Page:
1. In this case the opponent, the owner of certain stable premises, was prosecuted for offences under Section 471 of the City of Bombay Municipal Act, 1888, in having allowed stable litter to be kept on his premises, and having allowed dung from these premises to pass into certain drain in contravention of provisions of the City of Bombay Municipal Act. There were two separate cases which came up for hearing before the Presidency Magistrate, 5th Court, on July 26, 1927. It was then represented on behalf of the accused that the accumulations of stable litter had been removed and that the obstruction to the drains was due to the action of tenants and that also would be removed. The Magistrate thereupon postponed the cases to August 9, 1927, in order to give the opponent an opportunity of removing the accumulations and obstructions complained of, and of furnishing the names of the tenants that were referred to. On August 9, the Magistrate was informed, as the petition admits to be the case, that the accumulations and obstructions had been removed, and he then passed an order in each case as follows : “Complied: warned and discharged.”
2. The Municipal Commissioner for the City of Bombay comes to us in revision and urges that this order was illegal and that it should accordingly be set aside, and such order passed as this Court deems fit. It is pointed out by Mr. Kemp for the petitioner that the two offences in question were punishable only with fine under Section 471 of the City of Bombay Municipal Act; that, therefore, the two cases were tried as summons cafes in accordance with Schedule II of the Criminal Procedure Code, and that, under Section 245 of the Code, the Magistrate was bound either to record an order of acquittal or of conviction, and in the latter case, he was bound, unless he proceeded in accordance with the provision of Section 562, Criminal Procedure Code, to pass a sentence upon the accused according to law. The Magistrate’s order “warned and discharged” is of a nature that suggests the analogy of an order for release of an accused after due admonition, such as is authorized by Sub-section (1A) of Section 562. But that particular sub-section does not apply in the present case, because it is confined to cases of an offence under the Indian Penal Code, whereas this is an offence punishable under the City of Bombay Municipal Act. This has already been pointed out by this Court in regard to offences under the Motor Vehicles Act, 1914 : cf. Emperor v. Pandu Ramji (1926) 28 Bom. L.R. 297. Nor is the case one that falls under Sub-section (1) of Section 562, Criminal Procedure Code, because the offence is not punishable with imprisonment, but only punishable with fine. Therefore, the order, supposing it to be one of conviction, is illegal in that the Magistrate has not passed a sentence according to law,
3. It is contended by the learned Government Pleader that the order does not say that the accused is convicted and that the Magistrate may have intended to acquit the accused. In my opinion that is not a construction that can be put upon the order, because the facts I have already mentioned show that it was admitted that there were certain accumulations of litter and obstructions to drains, and time was given to the accused to get the accumulations and obstructions removed, so that the note that the Magistrate has made”complied”can only mean that the accused had taken action which put an end to the offences in question, but which did not in any way affect the fact that such offences had been committed at the time when they were alleged to have been committed. I think, therefore, the Magistrate’s note must be taken as meaning that there had been an offence in each case, but that in view of the compliance by the accused with what he had undertaken to do at a previous hearing, he considered it sufficient merely to warn and discharge him. But, as I have already pointed out, this warning and discharging was net a form of sentence or order that the Magistrate bad power to pass in the case; and it was contrary to the provisions of Section 245 that he should pass a sentence upon the accused according to law. Therefore, I think that the objection that the order passed was illegal must be admitted.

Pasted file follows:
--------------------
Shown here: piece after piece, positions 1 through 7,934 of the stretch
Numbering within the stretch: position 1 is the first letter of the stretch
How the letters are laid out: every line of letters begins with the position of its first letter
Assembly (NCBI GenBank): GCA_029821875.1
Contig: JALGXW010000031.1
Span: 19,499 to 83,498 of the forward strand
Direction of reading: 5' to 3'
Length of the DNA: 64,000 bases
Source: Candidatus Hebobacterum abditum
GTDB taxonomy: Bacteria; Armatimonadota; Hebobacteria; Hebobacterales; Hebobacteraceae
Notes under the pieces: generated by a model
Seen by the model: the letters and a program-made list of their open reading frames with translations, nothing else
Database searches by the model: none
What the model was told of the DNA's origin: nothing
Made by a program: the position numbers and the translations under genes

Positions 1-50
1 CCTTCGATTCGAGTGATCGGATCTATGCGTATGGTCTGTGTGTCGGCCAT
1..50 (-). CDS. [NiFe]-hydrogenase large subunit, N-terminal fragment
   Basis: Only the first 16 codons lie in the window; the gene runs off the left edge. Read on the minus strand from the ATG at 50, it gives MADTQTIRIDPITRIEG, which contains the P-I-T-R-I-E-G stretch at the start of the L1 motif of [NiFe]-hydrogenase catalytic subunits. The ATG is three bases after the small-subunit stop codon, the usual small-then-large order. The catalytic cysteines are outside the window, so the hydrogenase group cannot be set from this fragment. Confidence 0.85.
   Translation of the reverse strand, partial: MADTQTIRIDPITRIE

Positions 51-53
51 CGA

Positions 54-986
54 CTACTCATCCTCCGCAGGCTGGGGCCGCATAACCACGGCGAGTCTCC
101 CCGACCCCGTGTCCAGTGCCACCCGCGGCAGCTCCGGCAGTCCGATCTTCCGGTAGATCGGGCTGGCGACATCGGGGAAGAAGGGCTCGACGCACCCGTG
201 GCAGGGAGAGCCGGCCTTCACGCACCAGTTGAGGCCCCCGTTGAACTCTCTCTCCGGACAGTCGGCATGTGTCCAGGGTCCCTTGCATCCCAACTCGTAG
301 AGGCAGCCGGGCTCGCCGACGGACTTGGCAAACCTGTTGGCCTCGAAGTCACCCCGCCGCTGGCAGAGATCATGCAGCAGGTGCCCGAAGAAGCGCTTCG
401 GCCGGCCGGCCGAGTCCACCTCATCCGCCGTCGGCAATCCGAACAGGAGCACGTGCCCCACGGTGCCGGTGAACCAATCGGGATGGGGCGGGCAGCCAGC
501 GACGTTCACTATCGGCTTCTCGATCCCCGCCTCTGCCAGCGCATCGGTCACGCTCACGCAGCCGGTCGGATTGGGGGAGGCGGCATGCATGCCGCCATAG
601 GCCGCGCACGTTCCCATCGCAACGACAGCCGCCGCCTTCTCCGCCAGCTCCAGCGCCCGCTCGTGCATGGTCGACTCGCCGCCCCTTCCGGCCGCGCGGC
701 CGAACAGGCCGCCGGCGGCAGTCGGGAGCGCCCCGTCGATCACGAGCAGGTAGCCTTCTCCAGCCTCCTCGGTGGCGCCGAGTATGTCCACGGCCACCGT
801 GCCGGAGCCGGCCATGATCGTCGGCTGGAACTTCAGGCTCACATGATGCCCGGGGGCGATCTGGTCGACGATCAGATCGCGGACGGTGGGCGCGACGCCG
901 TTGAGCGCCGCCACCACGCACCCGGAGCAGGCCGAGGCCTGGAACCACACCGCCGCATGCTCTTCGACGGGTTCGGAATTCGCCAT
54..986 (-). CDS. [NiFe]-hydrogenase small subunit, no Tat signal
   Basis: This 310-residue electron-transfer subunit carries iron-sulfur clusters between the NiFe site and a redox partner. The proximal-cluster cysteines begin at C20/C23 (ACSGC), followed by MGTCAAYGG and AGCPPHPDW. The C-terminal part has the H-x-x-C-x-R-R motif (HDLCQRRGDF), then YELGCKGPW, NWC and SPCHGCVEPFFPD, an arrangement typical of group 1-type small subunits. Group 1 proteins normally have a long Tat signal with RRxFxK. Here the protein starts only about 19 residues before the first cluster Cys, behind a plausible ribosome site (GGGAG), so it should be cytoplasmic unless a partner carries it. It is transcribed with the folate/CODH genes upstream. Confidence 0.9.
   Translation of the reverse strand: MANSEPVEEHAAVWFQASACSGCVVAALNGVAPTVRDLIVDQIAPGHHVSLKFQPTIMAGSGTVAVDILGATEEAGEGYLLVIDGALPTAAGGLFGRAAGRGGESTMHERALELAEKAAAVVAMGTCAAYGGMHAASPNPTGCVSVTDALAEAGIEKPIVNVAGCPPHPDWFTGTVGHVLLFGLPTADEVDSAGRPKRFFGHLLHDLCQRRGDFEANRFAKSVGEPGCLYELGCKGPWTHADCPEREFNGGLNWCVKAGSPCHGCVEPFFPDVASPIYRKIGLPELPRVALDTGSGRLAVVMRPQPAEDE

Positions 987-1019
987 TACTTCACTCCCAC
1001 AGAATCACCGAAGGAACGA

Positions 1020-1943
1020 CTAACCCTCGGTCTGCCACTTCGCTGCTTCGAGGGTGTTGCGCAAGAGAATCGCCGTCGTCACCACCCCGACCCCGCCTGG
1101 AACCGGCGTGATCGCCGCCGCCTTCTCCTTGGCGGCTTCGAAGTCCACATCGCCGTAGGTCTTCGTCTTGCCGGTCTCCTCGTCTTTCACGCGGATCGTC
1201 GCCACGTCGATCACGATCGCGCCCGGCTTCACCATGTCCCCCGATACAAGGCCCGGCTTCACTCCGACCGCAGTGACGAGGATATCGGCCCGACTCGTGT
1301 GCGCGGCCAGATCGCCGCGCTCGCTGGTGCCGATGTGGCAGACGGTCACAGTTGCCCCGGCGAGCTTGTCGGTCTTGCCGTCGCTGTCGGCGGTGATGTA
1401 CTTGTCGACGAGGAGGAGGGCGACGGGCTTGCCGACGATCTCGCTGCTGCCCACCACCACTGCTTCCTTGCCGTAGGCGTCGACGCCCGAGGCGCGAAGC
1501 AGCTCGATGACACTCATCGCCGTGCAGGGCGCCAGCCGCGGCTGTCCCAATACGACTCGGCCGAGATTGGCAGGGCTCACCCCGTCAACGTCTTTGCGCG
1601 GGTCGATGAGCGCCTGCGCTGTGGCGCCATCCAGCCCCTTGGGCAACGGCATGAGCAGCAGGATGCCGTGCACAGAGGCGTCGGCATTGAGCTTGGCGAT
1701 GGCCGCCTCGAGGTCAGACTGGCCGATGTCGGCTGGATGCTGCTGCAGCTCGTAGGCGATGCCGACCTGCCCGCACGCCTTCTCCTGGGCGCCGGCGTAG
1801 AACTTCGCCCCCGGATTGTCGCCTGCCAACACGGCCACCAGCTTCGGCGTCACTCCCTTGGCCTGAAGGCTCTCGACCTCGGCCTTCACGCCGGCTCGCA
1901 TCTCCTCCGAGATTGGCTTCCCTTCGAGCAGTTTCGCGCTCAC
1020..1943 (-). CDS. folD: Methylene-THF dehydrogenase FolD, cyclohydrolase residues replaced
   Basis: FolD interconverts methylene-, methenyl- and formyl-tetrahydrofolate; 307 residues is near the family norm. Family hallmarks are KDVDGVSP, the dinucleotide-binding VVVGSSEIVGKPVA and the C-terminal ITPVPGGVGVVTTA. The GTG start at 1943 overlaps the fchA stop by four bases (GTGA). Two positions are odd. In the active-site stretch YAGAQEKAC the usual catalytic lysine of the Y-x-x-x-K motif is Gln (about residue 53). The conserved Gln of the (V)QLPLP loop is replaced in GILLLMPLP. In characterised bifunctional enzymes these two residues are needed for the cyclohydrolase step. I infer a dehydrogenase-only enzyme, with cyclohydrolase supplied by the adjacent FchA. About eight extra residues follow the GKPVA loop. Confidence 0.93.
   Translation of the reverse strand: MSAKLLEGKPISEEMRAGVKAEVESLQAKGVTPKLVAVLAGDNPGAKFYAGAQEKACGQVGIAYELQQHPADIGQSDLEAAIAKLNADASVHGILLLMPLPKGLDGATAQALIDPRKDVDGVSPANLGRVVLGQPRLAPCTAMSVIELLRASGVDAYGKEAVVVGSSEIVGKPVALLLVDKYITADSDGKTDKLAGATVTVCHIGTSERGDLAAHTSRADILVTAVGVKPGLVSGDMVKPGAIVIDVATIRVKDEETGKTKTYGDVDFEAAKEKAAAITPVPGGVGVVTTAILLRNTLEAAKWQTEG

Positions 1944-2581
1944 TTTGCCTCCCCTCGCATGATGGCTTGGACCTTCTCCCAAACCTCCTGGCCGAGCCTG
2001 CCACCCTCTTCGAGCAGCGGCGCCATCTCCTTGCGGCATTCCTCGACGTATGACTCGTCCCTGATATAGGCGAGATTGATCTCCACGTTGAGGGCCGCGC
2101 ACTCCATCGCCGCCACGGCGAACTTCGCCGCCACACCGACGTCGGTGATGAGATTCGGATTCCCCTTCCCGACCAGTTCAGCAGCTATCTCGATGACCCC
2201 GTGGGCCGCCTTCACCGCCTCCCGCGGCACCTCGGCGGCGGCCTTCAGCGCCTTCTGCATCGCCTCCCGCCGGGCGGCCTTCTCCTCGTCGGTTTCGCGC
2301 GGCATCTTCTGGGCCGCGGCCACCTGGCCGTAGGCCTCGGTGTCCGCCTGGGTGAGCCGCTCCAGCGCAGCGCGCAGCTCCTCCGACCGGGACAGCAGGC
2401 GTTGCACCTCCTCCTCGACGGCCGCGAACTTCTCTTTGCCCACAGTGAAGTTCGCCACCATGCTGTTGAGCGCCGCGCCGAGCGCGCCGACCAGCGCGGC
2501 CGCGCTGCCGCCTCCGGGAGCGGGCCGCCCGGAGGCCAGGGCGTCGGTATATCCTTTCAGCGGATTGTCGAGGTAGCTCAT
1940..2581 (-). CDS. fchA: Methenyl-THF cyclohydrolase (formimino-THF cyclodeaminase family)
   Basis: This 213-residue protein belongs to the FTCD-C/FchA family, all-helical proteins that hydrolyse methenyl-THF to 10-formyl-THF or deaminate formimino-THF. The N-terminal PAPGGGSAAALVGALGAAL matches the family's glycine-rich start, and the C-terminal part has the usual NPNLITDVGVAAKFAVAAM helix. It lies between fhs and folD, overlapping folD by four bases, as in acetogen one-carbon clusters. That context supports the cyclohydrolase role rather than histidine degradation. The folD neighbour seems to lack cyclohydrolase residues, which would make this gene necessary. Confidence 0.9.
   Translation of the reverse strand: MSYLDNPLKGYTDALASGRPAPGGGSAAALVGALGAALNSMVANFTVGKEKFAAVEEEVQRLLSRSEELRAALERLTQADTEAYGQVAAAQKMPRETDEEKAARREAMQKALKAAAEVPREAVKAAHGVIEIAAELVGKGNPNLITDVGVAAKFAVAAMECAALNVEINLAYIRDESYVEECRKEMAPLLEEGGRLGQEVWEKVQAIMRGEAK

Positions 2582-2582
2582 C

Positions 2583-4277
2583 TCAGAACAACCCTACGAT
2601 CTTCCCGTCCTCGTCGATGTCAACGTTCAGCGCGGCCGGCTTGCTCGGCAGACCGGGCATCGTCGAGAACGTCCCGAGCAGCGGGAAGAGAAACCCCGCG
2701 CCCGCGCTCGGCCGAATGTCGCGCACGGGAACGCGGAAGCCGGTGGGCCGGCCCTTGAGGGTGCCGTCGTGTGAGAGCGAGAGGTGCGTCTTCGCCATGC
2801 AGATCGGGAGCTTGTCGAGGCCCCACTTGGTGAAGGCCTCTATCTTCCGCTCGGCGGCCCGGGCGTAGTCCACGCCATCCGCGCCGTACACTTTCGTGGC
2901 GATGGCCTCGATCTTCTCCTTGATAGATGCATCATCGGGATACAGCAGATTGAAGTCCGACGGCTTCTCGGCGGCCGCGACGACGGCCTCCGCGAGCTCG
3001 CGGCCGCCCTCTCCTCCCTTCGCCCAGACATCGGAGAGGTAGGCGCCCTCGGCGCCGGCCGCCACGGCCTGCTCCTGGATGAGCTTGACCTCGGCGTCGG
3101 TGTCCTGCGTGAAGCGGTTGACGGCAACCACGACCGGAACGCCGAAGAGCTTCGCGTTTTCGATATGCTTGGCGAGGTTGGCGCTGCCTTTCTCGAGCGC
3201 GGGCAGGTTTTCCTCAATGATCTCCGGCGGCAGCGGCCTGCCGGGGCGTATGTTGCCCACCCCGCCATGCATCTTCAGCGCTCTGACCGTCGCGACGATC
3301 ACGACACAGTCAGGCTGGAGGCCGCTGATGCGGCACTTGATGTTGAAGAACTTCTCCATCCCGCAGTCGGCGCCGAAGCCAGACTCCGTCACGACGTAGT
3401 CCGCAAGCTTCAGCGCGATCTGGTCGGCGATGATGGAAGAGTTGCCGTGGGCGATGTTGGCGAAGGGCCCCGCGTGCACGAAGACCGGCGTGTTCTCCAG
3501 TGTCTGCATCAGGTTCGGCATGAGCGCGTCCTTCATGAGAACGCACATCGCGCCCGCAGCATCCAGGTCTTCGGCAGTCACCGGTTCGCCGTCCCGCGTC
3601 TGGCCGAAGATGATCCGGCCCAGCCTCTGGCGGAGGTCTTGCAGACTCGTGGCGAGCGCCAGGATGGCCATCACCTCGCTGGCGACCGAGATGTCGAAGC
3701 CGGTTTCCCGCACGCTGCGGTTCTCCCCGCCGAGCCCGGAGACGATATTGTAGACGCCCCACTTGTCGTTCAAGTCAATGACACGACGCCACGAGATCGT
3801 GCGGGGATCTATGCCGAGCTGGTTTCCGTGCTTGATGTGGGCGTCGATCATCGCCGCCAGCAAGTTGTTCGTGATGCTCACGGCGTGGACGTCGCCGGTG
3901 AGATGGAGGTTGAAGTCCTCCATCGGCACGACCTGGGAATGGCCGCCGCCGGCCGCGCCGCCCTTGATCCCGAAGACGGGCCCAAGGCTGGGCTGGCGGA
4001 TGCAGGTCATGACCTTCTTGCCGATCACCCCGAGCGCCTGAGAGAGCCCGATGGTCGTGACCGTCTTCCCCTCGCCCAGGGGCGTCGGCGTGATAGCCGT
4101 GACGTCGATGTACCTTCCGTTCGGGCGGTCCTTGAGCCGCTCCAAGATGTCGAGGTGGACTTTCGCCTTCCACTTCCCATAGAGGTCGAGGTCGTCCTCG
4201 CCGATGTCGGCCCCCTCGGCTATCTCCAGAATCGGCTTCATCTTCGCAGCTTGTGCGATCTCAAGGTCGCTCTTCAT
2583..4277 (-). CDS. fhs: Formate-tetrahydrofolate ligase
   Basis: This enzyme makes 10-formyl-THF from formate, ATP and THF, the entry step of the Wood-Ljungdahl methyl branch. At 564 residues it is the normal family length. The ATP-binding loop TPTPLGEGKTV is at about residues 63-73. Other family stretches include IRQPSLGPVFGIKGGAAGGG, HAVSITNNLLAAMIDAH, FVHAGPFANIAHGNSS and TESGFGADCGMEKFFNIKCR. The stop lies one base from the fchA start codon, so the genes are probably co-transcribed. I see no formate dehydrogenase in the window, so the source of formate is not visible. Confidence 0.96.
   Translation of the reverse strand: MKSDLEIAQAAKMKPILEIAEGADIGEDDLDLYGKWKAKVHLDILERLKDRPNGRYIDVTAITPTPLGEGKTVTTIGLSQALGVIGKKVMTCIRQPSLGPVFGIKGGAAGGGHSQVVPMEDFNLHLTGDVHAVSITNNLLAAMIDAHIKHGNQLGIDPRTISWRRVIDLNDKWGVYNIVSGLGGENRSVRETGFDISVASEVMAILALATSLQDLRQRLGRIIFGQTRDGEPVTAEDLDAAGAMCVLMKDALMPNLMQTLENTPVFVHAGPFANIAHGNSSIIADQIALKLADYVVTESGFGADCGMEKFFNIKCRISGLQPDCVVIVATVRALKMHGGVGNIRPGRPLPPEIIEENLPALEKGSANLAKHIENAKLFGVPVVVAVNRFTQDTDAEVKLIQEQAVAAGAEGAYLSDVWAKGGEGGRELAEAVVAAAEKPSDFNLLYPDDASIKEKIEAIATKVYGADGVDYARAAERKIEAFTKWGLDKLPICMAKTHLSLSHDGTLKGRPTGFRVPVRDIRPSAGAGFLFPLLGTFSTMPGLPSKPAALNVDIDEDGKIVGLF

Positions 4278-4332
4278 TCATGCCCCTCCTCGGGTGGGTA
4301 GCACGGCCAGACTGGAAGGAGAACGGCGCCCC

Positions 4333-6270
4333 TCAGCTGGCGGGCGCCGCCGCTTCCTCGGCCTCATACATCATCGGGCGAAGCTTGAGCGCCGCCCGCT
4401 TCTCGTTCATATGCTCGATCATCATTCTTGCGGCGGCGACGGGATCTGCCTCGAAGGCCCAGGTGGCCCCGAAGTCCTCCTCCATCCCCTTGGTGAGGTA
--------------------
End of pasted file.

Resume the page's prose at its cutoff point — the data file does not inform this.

4. We might send the case back to the Magistrate, after setting aside that order, with the direction that he should pass an order in each case according to law. But the accused, who has appeared in person, says that he would prefer this Court to dispose of the case, and we think that in the circumstances that will be the best course. The case appears to us to be one where a nominal fine will meet the ends of justice, especially as this application for revision is made mainly in order that Presidency Magistrates may not pass such an order of “warned and discharged” in future cases where they have no authority to do so. Therefore, we set aside the order “warned and discharged”, and substitute an order convicting the accused of offences under Section 471 of the City of Bombay Municipal Act, 1888, with reference to the contravention of Sections 372(f) and 258(d) of the Act that was complained of, and sentence the accused in each case to a fine of Re. 1 which must be paid within three days.
5. I concur